The time I spend with family now is quality time. I savor every moment, even if I’m still learning to put the phone down. I’m not perfect, but I’m present. Sometimes I sit back and think, “This is what a fulfilled life feels like.”

The self-care part, important as it is, is something I am still learning to embrace. I’ve always taken care of others before taking care of myself, and it is very easy to continue that trend in this industry. When I’m on a long stretch of days at the funeral home, sometimes my self-care goes right out the window. Yet, this is when I need it the most.

It’s the little things: a quiet bath, a trip to the nail salon (still trying to fit that one in), a nature walk, ordering groceries online so you don’t have to shop, or a home yoga session. It’s also the big things: a cleaning crew to come in and do the detail work, that new light fixture, or a mini-vacation with the family.

The latter is what I indulged in recently.

Every day, I try to see things with fresh eyes. I can see how this would sometimes make people want to break out the eye-roll emoji with the naivety of it all, but death with do that to you. When you see it on a daily basis, it’ll really do that to you. If you’re in the industry and it doesn’t do that to you, it’s time to leave.

We went to Florida to spend some time with my grandfather in Panama City, and I’ve seen the beach a million times. I’ve reluctantly headed to the beach for photo opportunities with my mom and grandmother (both of which are no longer with me), and I’ve gone seashell hunting in the white sand only to misplace the shells when I arrive home. But ever since my mom died… damn. The beach is spiritual experience.

The snowy sand, the way it feels in between your toes, the way it glistens in the sun. The vast expanse of water that dances translucently, somewhere between an emerald and a blue topaz. Standing on a mound of sand and watching your husband play with the kids in the distance, and no place is better than this because if you were a part of it, you’d never feel the sun on your face and the pull on your heart like you do in this moment.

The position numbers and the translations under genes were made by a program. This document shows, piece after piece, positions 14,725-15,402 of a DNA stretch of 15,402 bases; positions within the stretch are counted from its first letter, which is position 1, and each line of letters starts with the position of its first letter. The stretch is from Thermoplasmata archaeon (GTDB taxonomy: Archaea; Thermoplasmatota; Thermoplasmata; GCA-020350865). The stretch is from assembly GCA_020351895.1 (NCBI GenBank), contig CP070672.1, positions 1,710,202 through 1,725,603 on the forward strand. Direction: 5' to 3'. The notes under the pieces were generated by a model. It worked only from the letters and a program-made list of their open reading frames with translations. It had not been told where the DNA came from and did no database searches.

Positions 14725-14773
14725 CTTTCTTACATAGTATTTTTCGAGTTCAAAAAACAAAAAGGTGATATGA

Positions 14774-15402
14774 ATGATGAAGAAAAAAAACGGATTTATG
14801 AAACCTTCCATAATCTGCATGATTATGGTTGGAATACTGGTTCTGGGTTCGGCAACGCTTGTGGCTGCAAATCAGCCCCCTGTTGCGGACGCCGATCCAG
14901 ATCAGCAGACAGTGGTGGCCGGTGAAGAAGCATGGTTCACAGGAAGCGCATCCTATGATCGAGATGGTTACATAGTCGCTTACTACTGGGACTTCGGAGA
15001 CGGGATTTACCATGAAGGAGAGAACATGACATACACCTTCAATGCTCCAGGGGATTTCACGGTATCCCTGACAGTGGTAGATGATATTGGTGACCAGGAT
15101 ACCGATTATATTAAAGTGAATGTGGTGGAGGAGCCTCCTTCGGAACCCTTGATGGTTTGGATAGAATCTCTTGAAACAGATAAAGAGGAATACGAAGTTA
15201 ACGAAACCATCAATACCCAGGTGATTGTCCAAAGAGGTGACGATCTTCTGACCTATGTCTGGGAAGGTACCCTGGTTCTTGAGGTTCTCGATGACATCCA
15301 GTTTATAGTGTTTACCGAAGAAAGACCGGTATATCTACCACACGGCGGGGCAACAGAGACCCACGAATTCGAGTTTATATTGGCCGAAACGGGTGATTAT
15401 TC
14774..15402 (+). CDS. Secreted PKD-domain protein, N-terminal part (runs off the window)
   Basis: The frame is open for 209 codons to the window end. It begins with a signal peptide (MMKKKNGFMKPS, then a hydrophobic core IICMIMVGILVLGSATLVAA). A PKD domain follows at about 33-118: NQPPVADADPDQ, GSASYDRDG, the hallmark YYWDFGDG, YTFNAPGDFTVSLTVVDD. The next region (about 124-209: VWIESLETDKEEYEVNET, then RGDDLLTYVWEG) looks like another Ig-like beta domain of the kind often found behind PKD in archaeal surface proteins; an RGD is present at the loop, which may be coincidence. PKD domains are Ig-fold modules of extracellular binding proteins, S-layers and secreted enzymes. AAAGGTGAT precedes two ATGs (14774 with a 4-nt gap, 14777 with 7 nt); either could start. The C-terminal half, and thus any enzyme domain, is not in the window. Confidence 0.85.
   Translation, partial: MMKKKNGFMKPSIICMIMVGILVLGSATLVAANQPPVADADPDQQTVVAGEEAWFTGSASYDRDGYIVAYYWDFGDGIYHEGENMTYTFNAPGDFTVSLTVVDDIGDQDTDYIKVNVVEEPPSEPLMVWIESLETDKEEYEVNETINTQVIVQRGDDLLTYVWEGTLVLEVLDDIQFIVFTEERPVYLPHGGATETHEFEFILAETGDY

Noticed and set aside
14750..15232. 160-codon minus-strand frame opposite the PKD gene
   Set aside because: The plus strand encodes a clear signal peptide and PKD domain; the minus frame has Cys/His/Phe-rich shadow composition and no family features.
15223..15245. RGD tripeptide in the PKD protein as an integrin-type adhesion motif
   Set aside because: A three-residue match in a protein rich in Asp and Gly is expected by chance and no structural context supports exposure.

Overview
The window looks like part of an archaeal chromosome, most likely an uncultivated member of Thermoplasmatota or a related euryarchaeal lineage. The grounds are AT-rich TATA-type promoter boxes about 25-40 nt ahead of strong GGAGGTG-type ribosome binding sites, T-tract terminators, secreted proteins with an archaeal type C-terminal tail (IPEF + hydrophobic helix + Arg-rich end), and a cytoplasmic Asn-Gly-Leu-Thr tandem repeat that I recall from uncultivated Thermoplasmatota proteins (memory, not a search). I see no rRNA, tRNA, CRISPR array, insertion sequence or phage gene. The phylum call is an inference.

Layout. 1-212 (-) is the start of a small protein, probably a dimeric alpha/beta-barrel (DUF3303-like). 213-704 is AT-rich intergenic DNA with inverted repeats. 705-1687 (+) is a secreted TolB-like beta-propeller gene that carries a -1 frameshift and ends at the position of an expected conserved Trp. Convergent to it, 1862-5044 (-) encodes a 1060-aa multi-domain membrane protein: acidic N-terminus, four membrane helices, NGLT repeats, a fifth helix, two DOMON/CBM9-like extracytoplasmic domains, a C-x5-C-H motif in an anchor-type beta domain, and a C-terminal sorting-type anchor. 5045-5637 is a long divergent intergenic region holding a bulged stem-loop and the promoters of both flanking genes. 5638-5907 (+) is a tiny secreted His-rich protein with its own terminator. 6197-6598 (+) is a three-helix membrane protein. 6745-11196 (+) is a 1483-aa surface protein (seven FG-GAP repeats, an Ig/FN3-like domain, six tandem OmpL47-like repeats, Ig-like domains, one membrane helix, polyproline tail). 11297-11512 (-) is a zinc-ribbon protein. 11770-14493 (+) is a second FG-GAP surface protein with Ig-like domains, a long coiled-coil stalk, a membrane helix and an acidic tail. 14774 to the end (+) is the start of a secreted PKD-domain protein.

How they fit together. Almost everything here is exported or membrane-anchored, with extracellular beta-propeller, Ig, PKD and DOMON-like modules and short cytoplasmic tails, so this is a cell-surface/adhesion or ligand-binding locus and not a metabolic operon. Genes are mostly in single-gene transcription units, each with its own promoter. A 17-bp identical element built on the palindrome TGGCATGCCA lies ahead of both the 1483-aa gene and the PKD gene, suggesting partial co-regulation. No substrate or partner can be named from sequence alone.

Every day is precious. Every day is a miracle. When we have so many of them, we forget that it is so. That is a tragedy.

The root of self-care is understanding that your contribution to this world is worthwhile and knowing that you have to be your best self in order to show up every day. How can you be your best self? Well, that is up to you. We all have an inner voice that guides us. Listen to it. How can you take care of you today?

For me, I can’t always make the drive to Florida (although I’d love to see my grandfather more often. He is 84 and the wisest man I know. He is also the only grandparent I have left.)  Sometimes, it’s sitting in the tub and appreciating that I have access to water to take a hot bath, with a bath bomb no less! Sometimes, it’s sitting in traffic and being thankful for the heartbeat that sustains my life in this moment. Sometimes, it’s an indulgent shopping trip with the girls for all the things we don’t normally buy for ourselves. And sometimes, it’s the quiet whisper inside of you that knows what is good for you. It’s best to listen to it.

So here I am, back at my desk, back in the real world. No sand between my toes or salt spray in my hair. This is my real life, that delicate balance between nurturing others and nurturing myself. Today, I will take a small moment to nurture myself. You should, too.